Funding is disbursed for cybersecurity efforts across all government jurisdictions
Cybersecurity, cyber breaches, attack agents, global threats – these words scare IT professionals across the country. All the media remind us, however, that these words are a wake-up call for citizens, taxpayers, non-profit organizations and private sector companies. Cyberattacks are extremely dangerous and happen almost every day somewhere in America.
Cyberattacks are growing in scope, severity and frequency. They are extremely costly and debilitating for business and government. A simple hack into a technology network can trap people in high-rise buildings, disable power grids, disrupt public safety operations, and shut down medical centers and/or shut down critical operations in any city, district school or government agency. Such violations create costly chaos and threaten public safety.
The need for enhanced cybersecurity is particularly critical today due to political unrest across the globe…and public entities are prime targets. Federal funding will continue to flow to states, cities, counties, public schools, universities and medical centers, but as the immediate danger increases, other sources of funding are also being deployed to improve technology networks in all the countries.
As sad as it sounds, it’s important to understand that even simple ransomware attacks can make cybercriminals millionaires. This threat will not be easy to defeat. The new bipartisan Infrastructure Act as well as the American Rescue Plan Act have allocated public funds to cybersecurity efforts, but public entities to date have not acted as quickly as most consider prudent. It seems to be changing.
Minnesota state officials will spend $14.5 million to create a cloud-based network for agencies. An enterprise cloud transformation project will allow agencies to significantly reduce the risk of cyberattacks. About another $20 million will be spent to modernize state technology systems. Old technology is much more vulnerable to cyberattacks.
A January ransomware attack on the Albuquerque Public School System, New Mexico’s largest school district, shut down the school district. This violation struck fear into other school districts and caught the attention of state leaders. Lawmakers recently proposed a $45 million bipartisan bill to create a new K-12 cybersecurity program.
In South Carolina, the city of Beaumont will dedicate part of its $6.7 million federal allocation to projects aimed at improving cybersecurity protection. Just a few weeks ago, the city council approved the expenditure of approximately $11.5 million to kick off the upgrade.
The federal funding will be used in Montcalm County, Michigan to purchase more advanced cybersecurity protection. Planning is underway, but soon solicitations for enhanced cybersecurity protection at the County Court Complex, Sheriff’s Office, Jail, and Central Dispatch and Emergency Medical Services facility will be announced.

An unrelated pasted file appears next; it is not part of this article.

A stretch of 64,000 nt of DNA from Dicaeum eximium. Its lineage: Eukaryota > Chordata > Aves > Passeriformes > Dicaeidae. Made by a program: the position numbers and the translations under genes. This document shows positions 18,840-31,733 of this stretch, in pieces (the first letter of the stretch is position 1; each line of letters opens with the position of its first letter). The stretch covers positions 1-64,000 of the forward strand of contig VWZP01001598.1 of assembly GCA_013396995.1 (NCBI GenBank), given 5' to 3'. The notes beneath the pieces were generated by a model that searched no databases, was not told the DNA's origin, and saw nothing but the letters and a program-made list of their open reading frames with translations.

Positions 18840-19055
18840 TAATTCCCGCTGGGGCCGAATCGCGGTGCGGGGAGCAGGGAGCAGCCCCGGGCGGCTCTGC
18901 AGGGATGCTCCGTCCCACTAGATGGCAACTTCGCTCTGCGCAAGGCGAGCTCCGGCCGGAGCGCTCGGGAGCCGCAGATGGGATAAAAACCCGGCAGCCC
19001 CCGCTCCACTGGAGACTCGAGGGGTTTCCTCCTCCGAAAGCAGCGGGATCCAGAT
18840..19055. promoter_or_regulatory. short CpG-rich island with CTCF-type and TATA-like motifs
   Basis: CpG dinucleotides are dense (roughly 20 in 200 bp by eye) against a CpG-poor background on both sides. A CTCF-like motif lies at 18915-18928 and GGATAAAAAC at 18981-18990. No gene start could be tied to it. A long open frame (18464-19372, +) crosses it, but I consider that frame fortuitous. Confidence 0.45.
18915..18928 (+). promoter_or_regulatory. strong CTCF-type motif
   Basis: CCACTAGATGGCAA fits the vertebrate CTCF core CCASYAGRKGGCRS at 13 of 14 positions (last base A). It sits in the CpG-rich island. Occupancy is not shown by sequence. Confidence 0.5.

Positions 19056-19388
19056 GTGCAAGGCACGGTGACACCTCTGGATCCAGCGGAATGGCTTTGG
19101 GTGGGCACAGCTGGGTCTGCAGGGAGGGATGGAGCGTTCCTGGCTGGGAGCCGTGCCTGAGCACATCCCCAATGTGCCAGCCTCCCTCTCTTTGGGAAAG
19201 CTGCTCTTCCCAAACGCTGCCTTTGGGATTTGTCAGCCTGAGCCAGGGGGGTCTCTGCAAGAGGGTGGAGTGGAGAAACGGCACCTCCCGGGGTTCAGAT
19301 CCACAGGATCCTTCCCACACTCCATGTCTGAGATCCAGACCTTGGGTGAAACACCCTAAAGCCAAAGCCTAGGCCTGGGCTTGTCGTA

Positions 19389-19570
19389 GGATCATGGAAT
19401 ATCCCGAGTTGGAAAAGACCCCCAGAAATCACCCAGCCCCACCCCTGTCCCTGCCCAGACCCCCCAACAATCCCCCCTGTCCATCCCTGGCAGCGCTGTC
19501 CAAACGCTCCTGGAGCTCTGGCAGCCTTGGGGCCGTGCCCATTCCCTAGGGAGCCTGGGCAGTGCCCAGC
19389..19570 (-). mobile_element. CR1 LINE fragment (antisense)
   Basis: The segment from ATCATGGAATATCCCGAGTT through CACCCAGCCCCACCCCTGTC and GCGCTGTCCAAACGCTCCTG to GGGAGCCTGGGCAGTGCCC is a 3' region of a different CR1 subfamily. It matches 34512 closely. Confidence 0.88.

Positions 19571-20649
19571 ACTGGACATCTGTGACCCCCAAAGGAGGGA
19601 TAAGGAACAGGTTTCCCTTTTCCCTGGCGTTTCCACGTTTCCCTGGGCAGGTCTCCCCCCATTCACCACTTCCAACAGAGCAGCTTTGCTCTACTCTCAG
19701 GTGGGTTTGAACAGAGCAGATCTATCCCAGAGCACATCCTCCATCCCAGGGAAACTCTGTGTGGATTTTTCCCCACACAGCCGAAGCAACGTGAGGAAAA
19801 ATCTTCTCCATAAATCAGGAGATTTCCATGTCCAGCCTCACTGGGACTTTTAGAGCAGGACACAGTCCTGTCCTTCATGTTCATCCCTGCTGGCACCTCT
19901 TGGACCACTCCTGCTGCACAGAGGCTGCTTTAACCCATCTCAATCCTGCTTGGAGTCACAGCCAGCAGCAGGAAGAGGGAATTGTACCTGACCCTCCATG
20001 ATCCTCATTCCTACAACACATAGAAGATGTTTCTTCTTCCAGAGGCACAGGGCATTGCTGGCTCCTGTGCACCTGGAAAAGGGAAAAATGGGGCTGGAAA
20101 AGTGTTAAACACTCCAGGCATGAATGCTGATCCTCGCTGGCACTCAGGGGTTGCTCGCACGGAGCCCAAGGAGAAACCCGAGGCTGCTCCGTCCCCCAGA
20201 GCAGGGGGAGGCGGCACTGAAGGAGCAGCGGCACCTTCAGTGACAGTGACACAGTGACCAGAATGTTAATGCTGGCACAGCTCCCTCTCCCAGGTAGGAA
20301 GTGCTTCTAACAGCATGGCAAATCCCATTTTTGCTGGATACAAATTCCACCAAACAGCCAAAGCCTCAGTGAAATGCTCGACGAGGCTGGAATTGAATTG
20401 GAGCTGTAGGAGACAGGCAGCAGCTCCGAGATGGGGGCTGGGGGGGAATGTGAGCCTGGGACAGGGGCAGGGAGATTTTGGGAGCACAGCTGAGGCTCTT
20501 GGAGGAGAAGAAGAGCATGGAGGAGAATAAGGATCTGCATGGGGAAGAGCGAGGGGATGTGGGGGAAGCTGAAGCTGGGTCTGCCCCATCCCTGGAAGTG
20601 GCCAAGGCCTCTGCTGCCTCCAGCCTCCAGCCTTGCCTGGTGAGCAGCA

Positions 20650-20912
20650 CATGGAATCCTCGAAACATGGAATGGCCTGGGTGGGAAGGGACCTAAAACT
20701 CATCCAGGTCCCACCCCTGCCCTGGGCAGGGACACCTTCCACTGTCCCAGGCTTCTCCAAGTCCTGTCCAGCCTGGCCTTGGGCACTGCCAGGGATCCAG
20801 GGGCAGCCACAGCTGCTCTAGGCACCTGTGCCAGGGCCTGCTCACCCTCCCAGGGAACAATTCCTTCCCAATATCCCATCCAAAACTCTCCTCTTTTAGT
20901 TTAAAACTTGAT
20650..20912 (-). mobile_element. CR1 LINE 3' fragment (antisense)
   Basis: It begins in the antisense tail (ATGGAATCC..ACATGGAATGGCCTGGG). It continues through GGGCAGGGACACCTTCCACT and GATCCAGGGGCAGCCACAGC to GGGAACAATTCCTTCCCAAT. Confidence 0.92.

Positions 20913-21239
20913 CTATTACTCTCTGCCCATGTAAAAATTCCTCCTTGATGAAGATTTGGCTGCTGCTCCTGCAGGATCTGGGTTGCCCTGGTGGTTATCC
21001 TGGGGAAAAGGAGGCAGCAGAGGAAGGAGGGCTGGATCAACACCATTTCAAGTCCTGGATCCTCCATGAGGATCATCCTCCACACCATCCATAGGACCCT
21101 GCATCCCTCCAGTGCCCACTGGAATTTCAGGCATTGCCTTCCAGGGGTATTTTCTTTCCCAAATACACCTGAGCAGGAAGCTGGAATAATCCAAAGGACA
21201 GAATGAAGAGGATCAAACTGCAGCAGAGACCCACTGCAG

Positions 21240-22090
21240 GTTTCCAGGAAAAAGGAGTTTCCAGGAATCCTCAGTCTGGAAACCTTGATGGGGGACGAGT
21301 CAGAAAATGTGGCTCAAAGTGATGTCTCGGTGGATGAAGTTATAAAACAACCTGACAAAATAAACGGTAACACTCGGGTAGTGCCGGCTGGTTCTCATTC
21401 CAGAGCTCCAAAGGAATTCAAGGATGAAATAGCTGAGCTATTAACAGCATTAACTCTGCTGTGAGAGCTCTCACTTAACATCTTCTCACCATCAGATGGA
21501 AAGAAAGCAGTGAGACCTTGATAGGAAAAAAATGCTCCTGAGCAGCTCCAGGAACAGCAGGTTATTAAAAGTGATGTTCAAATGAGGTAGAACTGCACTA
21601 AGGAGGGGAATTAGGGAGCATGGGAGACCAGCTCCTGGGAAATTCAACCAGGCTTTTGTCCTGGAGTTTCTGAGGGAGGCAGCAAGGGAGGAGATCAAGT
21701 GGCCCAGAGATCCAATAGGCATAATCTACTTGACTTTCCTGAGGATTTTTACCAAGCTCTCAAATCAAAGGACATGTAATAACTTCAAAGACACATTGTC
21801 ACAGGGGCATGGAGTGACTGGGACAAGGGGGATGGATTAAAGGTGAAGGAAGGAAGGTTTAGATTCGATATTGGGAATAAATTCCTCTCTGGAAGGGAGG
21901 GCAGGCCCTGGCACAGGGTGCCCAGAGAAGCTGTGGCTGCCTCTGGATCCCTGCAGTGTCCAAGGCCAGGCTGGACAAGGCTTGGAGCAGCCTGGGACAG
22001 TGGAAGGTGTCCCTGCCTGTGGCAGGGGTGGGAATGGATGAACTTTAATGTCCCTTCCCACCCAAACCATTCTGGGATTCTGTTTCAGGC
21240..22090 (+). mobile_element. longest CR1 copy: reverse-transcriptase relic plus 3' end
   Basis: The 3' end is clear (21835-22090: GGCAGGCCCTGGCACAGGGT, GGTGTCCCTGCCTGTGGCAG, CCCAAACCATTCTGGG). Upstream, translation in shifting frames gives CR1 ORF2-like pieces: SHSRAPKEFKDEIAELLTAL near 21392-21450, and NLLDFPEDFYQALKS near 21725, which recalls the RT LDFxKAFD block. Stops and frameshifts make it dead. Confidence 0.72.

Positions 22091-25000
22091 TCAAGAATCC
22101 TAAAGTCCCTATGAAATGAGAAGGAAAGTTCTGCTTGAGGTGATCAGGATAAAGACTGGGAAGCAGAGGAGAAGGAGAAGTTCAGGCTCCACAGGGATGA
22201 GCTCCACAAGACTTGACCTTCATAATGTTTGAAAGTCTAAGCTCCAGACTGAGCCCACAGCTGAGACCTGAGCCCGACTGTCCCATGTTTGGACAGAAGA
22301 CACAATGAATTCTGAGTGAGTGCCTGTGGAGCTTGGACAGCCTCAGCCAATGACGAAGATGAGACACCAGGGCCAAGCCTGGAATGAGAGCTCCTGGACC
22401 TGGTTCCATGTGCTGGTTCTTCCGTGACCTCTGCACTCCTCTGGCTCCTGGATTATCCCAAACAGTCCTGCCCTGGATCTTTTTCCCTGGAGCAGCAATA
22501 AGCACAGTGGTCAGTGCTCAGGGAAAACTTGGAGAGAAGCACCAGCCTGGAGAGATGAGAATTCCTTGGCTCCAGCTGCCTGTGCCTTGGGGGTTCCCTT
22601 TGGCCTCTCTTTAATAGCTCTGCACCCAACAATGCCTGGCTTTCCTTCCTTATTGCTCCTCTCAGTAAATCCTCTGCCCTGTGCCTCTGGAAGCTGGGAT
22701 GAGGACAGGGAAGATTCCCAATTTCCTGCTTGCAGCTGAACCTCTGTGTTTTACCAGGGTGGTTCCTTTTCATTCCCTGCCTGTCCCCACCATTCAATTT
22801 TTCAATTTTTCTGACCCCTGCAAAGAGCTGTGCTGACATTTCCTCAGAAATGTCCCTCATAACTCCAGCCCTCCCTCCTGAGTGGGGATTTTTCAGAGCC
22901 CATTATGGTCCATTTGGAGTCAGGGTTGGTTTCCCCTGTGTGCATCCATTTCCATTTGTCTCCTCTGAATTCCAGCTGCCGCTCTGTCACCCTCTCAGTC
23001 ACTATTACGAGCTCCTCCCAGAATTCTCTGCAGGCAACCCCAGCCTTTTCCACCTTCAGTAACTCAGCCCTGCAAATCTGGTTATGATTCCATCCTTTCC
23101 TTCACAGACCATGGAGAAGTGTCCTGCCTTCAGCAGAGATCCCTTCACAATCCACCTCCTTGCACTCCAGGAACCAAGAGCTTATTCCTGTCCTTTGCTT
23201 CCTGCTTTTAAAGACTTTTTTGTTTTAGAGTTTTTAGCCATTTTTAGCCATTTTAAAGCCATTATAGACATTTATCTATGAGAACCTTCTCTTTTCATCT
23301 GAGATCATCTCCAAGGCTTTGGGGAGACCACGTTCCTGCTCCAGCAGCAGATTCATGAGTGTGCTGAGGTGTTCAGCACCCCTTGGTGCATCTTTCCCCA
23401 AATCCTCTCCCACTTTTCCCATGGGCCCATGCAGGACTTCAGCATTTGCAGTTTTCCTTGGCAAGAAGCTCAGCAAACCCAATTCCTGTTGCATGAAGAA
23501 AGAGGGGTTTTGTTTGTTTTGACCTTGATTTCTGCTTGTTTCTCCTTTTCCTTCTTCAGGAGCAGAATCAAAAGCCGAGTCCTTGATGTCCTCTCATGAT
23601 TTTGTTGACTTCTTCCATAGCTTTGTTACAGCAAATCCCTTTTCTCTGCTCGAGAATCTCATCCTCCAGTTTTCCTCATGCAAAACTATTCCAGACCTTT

City leaders in Williamsburg, Va., will use federal funding to strengthen network protections for computing and data infrastructure. A budget of $275,000 will finance the first improvements. However, plans are underway to increase cybersecurity protections for data recovery, server software, firewall protection, and other cybersecurity implementations. The plan’s approval comes in the wake of a December 2021 ransomware attack on the state’s IT infrastructure that stalled the opening session of the 2022 Virginia General Assembly.
Following a 2021 cyberattack on a water treatment plant in Oldsmar, Florida, St. Petersburg city leaders announced $600,000 would be spent to prevent similar cyber breaches in that city. City leaders will strengthen cybersecurity protection in a series of water infrastructure facilities.
City leaders in Port St. Lucie, Fla., have launched an effort to fill the gaps in the city’s existing vulnerabilities. A strategic plan highlights several high priority projects. Once funding is secured, projects to improve the city’s overall cybersecurity posture will begin. Some of the immediate goals will include improved endpoint security protection, an improved key card access control system, and the construction of a new virtual security operations center.
Officials in the Metropolitan Water District of Southern California (MWD) are also concerned about their water infrastructure and will launch new efforts to better protect their networks. Over the next two years, MWD will continue to consolidate cybersecurity initiatives within its new Security Operations Center and conduct assessments to detect vulnerabilities in networks across the region. Once the assessments are completed, protection improvement projects will be initiated. Another MWD project includes an $8.8 million data center modernization project that will focus on cybersecurity.
The governor of Minnesota has recommended spending $4 million to improve the protection of state networks. This will be accomplished through a number of projects that will take place over the next few years. One of the initiatives will address cybersecurity gaps within the Bureau of Criminal Apprehension’s data infrastructure. New funding will enable the agency to upgrade protection technology related to data infrastructure, data storage, disaster recovery and management data.
Enhancements to protect the country’s technology networks will be developed and implemented over the next few years. Cybersecurity assessments are usually the first visible indication of upcoming projects, but it would be hard to find a public entity in the United States that wasn’t about to embark on cybersecurity improvement efforts. Many of the upcoming cybersecurity projects will also include major technology modernization initiatives.
There is no doubt that cyberattacks are dreaded threats that will continue to come under scrutiny.